The most recent battle in a long history of battles in Oxford has been triggered by the low traffic neighbourhood scheme, a network of barriers and cameras being built in my area as part of efforts to reduce the air pollution linked to the deaths of 1 one in 17 people who live in the city.
These measures are not extreme. Each household will receive 100 days of exemptions to the traffic gates per person. The traffic planters leave the vast majority of roads unaffected. Yet these gentle restrictions have led to mass meetings full of howls of rage and harrumphing. The rate of vandalism of bollards and planter barriers is so high that cameras will have to be installed. Not a week goes by without someone expressing their frustration over traffic calming measures as un-calmly as possible.
Meanwhile, on the other side of the world in Delhi, where I spend half my year, an entirely different type of catastrophe is unfolding before our eyes. Forty years ago, the population was 6 million. Now, beneath the influx of refugees fleeing internal conflict, deforestation and the slow death of centuries of village life in rural India, it is growing so fast that by 2030 it is forecast to be the world’s most populous city, with almost 40 million residents.
As a child, I can remember being able to look down the street on which we lived. Now, owing to vehicle emissions, brushfire burning and construction dust, visibility is 100 metres on a good day. Back then you could put down a book and, when you picked it up hours later, it would not be covered in a layer of dirt.
A 40C (104F) day used to be the cause of public comment; now this conversation is saved for when the temperature hits 50C. I can remember rich people exercising in parks without being out of breath after 10 minutes. The true measure of wealth in Delhi is now measured in how little you have to go outdoors. And all of this has happened within 20 years.
I live part of the year in Oxford and part in Delhi, running a consultancy that builds relationships between businesses in India and Britain, and also working with street children. In the UK, I am an avatar of the coming Asian century, a Sunakian first-generation immigrant success story.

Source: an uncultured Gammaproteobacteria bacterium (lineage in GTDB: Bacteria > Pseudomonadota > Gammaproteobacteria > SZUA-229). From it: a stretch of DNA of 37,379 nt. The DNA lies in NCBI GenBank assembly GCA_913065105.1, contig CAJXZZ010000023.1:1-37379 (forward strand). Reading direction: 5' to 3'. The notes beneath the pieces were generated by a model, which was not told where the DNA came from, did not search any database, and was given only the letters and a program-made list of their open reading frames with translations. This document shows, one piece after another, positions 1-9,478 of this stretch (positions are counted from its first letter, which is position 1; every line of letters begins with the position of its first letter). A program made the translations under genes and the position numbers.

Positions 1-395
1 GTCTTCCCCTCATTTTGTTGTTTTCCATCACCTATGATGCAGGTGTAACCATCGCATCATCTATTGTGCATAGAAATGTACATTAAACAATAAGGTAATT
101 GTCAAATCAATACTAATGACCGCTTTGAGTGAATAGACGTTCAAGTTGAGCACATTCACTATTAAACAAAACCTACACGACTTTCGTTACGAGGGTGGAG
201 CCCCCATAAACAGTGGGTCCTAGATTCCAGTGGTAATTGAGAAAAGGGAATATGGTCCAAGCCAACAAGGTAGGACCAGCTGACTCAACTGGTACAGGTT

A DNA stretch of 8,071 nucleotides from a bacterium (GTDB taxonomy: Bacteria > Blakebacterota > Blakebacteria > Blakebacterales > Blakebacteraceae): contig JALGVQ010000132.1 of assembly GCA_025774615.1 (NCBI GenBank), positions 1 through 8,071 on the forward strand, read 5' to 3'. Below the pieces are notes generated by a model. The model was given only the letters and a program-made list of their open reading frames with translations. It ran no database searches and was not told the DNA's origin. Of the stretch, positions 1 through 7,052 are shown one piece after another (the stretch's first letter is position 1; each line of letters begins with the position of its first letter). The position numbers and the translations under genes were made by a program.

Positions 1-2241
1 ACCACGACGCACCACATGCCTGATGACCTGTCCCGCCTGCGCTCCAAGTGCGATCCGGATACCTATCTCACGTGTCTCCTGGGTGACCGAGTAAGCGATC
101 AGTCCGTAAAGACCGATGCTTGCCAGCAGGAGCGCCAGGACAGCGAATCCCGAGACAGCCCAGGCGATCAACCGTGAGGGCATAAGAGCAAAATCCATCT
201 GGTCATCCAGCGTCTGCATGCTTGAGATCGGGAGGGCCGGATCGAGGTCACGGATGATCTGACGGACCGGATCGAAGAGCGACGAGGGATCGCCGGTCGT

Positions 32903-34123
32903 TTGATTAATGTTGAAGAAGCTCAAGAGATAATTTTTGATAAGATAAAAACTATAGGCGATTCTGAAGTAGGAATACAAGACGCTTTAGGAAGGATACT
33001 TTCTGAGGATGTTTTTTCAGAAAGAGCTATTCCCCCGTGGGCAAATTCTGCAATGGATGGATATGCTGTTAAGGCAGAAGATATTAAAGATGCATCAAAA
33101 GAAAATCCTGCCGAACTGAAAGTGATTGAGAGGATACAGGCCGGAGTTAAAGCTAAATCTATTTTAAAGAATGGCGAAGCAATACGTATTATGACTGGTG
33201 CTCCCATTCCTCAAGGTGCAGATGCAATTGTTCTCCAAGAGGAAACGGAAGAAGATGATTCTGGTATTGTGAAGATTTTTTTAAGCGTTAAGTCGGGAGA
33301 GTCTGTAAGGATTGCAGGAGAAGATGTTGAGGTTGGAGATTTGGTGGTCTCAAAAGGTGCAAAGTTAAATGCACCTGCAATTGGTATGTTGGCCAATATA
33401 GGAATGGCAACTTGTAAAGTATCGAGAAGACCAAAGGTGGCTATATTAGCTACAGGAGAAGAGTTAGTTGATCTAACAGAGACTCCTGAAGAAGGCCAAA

In India, my British accent means I must know what I am doing. There, I can see the results of two centuries of nonexistent economic growth under British rule. In Britain, I can enjoy what those riches built. And so these are the two worlds I travel between. One of comfort, of arguments about numberplate-recognition cameras, floral vandalism, fury that a trip to John Lewis may become 20 minutes longer. In the other, a subcontinent facing food riots.
In the face of climate catastrophe, the greatest privilege is that of time. Britain has had about four centuries as a colonial power. It has had more than 200 years of industrialisation, 75 years of peace, and in excess of 30 where it has known the scale of the climate problem ahead. A country with some of the world’s most innovative businesses and recent advances in nuclear, solar, wind and hydroelectric technology has nothing to fear. What was centuries of colonial exploitation for, if it wasn’t to build Britain’s riches for this very moment?
But the attitude of wealthy western countries to the climate crisis seems to involve more heart-rending and soup-throwing than action. Over the past 40 years, the residents of Britain and the western world have outsourced their carbon-intensive industries to China. What they do not seem to want to do is the difficult, practical work of building decarbonised economies that benefit working people and create jobs.